My Father's Business


WERE we to judge of the matter by the conduct of many we should conclude it to be by no means a difficult thing to be a Christian. They seem to think it almost as easy to wash one's heart as their hands; to change their habits as their dress; to admit the light of Divine truth into the soul as the morning into our chamber by opening the shutters ; - in short, that it is not more difficult to turn the heart from evil to good, from the world to God, and from sin to Christ, than to turn a ship right round by help of her helm.
How else can we account for many, otherwise sensible people, putting off their salvation to a time confessedly unsuitable for any arduous task whatever - till, reduced to a state of mental and physical prostration, they lie languishing on a bed of sickness, or tossing on a bed of death? It ought to be an easy work that is deferred till then: yet what a sad mistake is this? An easy work to be a Christian ! - as if the life required of those who go to heaven were in such harmony with our natural feelings that it was like being borne along on the surface of a placid stream.
"Take now thy son, thy only son Isaac, whom thou lovest, and get thee into the land of Moriah, and offer him there for a burnt-offering on a mountain which I will tell thee of" was the command God laid on Abraham, the trial to which He put his servant's faith; and how did its every sentence quiver like an arrow, go like a knife into the old man's heart? Was it easy for a father to brace up his nerves to such a deed to look on the beloved youth, the innocent and unsuspecting victim, for those three dreadful days they travelled together to the fatal spot; to lay the wood on Isaac that, kindled by a father's hand, was to consume his son to ashes; to meet that natural but terrible question, "My father, behold the fire and the wood, but where is the lamb for a burnt-offering?"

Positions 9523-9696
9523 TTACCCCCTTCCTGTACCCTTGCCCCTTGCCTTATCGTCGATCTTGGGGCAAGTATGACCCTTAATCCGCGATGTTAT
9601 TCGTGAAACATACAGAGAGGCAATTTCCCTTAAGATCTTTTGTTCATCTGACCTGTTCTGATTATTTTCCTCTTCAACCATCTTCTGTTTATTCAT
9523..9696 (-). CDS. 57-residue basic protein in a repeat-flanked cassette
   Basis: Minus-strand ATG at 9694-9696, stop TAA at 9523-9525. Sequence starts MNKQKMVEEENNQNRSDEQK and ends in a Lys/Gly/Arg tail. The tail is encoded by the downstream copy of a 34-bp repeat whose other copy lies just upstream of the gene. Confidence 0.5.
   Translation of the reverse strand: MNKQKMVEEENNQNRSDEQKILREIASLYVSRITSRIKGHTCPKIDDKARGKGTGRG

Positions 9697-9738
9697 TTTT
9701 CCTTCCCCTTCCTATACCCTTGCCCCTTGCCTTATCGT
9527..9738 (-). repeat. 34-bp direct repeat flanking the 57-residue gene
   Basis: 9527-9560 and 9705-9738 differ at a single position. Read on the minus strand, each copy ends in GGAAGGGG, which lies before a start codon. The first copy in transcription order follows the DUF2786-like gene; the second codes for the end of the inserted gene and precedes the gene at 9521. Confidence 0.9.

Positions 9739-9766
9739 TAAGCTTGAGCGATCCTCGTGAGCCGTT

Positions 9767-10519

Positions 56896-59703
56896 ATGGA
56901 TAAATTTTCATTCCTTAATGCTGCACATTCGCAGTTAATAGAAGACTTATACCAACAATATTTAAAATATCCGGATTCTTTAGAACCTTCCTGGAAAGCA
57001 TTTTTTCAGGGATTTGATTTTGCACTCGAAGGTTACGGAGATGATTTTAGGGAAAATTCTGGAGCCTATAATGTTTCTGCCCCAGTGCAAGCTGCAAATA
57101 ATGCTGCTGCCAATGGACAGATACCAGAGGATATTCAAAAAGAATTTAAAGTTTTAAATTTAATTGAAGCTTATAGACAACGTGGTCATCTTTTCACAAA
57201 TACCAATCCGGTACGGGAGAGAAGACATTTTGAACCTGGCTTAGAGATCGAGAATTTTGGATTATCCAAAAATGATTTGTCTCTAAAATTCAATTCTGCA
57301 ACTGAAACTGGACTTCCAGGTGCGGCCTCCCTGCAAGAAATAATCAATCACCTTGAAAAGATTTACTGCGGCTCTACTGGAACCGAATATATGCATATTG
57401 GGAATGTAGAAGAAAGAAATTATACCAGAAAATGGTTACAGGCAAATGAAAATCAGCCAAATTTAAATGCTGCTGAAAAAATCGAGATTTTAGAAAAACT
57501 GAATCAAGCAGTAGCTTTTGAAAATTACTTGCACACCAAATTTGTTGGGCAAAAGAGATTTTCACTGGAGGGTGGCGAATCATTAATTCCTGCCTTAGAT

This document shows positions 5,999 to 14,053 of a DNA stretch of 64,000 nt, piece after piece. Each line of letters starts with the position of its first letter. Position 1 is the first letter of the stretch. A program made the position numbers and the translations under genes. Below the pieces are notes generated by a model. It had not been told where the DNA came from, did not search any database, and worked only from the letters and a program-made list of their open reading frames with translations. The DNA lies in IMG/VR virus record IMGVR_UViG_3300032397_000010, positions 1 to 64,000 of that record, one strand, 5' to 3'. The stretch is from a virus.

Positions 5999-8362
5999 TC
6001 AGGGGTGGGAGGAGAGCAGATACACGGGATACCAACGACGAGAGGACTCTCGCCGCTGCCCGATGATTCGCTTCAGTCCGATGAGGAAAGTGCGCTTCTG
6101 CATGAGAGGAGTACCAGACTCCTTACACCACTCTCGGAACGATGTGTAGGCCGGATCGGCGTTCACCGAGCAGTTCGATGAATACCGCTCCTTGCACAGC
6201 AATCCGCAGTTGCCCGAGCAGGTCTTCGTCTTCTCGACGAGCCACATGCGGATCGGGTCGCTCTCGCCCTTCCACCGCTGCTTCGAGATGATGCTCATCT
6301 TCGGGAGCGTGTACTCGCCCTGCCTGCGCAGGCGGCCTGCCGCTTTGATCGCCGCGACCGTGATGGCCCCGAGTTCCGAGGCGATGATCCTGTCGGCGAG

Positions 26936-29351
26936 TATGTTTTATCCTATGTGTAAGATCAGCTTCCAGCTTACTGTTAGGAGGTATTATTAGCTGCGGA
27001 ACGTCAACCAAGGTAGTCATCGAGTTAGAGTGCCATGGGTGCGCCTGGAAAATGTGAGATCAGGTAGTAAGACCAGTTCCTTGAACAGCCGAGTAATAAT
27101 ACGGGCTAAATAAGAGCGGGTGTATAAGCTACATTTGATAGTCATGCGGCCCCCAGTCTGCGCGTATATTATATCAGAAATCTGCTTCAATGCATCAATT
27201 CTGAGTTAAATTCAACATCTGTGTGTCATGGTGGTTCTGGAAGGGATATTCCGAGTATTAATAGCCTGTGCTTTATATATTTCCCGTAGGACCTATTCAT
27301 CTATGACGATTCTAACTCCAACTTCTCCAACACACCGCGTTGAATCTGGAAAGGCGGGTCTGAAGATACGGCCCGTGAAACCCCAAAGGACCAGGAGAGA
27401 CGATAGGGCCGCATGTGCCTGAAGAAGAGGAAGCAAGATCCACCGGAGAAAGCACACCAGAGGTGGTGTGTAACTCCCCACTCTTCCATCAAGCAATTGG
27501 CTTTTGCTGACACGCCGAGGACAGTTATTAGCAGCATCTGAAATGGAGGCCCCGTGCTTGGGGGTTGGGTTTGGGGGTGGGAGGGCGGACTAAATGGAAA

And when the fell purpose could be concealed no longer, and the dreaded hour at length had come when Abraham must raise the veil, was it easy to look on Isaac's horror and resist his entreaties, and hear his agonising cries? or even witness his resignation as, moved by his father's grief, and pitying him more than himself, he stretched his body on the altar, saying, Father, not my will, but thine be done? And when with trembling hands the old man wound the cords around his limbs, and felt them tremble, had it not been easier, to be the child than the father, the victim than the priest at such a sacrifice? One stroke of the knife, and Isaac s woes are past; but if he does not rise like a phcenix from his ashes, what a return to his home awaits Abraham! what a meeting with the mother! what a future to the poor old man! His heart is broken, and his grey hairs go down with sorrow to the grave.